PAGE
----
Which artists make up the core of your event schedule, and why?

We don't have many regular events, but Section 6 performs monthly. At the beginning, there was not much of this [live hip hop] style in Beijing and they needed a platform to develop ideas and to meet like-minded people. And we liked Dou Wei & Bu Yiding's Wednesday Night jam nights because they were really energetic with a fantastic, creative vibe. Also at the Old Yugong, we booked Hanggai, Lonely China Day and Dou Wei & Bu Yiding (不一定) because we believed they had potential, but needed some time to develop.

How about at the new location?

Pet Conspiracy, Re-TROS, New Pants, Queen Sea Big Shark, Joyside and the Maybe Mars bands. Why? Because they're wicked. But it's too hard to name a core, because we stick with diversity.

What are some of your fondest memories at the old location?

We are really looking into the future and don't even have the time to think about the past too often. I did love the atmosphere at Dou Wei & Bu Yiding nights because they were single events that never could be repeated -- they didn't take themselves too seriously even though they are brilliant musicians. There was a good mix of old and new generation of musicians that happened there.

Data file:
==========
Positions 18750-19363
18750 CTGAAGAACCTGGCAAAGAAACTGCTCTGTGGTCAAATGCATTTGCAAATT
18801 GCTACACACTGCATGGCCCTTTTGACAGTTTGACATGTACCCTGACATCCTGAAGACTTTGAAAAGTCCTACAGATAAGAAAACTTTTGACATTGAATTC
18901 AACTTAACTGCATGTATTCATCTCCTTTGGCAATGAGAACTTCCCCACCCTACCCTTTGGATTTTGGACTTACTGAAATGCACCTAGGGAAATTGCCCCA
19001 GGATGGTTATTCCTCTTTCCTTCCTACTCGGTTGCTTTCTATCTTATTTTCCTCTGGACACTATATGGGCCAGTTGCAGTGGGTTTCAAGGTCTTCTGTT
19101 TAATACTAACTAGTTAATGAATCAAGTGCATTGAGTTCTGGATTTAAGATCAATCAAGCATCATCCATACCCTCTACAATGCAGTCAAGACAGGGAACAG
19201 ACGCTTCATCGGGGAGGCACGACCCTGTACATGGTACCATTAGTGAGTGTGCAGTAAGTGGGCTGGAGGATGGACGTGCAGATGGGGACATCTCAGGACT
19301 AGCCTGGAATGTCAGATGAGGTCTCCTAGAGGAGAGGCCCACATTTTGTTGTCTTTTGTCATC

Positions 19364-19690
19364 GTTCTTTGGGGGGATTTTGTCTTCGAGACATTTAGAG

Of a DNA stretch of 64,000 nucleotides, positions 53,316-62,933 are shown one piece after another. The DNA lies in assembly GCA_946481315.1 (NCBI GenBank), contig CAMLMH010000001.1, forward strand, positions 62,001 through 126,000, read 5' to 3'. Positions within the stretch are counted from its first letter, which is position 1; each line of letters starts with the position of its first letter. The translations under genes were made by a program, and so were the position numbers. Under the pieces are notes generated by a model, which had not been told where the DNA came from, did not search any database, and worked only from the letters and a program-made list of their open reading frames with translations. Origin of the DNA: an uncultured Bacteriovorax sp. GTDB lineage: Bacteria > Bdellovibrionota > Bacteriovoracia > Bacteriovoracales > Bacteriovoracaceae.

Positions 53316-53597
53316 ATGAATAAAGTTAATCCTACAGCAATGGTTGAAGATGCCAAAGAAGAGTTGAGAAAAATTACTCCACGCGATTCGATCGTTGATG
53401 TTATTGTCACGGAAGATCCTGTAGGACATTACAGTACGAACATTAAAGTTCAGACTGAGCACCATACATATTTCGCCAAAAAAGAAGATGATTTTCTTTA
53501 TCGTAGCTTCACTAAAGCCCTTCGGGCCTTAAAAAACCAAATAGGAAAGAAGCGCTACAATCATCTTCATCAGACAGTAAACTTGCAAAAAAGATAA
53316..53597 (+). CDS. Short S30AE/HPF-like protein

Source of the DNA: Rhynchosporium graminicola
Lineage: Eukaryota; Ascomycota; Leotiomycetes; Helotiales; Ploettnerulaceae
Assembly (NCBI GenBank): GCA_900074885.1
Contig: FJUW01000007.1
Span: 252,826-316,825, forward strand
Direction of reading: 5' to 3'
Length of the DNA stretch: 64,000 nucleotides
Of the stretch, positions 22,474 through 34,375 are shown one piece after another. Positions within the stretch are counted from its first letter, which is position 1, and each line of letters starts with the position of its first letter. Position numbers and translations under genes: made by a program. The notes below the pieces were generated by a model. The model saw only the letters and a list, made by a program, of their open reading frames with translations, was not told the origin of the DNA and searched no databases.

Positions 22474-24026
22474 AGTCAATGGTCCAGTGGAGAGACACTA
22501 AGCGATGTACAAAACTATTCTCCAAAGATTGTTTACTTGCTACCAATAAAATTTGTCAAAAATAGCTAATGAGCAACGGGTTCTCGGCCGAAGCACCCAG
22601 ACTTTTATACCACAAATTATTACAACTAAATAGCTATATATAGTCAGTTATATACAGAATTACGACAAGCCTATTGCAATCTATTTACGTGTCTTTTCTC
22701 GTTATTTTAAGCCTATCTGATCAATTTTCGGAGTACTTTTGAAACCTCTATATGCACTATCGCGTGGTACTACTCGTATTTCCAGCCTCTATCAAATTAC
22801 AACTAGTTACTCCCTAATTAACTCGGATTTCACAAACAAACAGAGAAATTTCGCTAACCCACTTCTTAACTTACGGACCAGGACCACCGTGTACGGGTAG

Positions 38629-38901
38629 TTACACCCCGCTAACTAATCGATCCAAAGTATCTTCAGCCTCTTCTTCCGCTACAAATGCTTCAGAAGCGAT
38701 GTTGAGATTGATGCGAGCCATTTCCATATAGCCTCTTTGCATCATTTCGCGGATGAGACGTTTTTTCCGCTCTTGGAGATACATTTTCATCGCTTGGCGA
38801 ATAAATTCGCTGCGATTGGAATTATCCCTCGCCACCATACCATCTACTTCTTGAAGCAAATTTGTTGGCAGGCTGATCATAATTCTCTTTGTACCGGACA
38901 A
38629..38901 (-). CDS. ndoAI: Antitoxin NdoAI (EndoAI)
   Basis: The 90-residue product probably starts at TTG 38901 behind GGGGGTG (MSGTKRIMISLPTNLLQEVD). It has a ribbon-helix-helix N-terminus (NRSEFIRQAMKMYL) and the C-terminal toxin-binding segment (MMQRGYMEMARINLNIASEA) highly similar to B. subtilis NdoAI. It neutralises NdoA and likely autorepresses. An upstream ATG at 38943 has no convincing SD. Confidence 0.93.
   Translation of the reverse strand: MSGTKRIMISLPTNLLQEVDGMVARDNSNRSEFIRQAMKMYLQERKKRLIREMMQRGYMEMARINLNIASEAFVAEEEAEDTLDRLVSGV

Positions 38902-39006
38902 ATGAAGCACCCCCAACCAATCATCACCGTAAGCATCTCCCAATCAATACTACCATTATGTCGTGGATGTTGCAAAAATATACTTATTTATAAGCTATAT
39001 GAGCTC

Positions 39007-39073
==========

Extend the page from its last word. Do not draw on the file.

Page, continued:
Who are some artists that used to perform there who have since broke up or stopped performing in public?

Joyside, Junglecat, 1979, Hang on the Box... Bu Yuding.


Hang on the Box, circa 2004. Credit: Li Xiao.

So, what's in the future for the club?

We haven't really changed our agenda in the past six years: we will continue to give the opportunity to listen to good music, or sometimes maybe we can help people to see something really new, and maybe that helps to open a mind or two.

What can we expect at this weekend's party?

The most diverse culmination of Beijing's scene.

Yugong Yishan kicks off their birthday bash on Fri, Sept 17 with performances by Re-TROS, In3, Free the Birds, Longshendao, 24 Hours and Exit A. Saturday's lineup takes on a more dance-y air with White Rabbit founders Yang Bing & Thomas, the Syndicate's Slide, Dan and Blackie, Section 6's Wang Bo & Raph, Demone & Kaise (Retrodance) and others.

Image: Club-goers mingle outside one last time at Yugong Yishan's Gongti Beilu location in July 2007 before it was demolished days later. Courtesy of 6sco.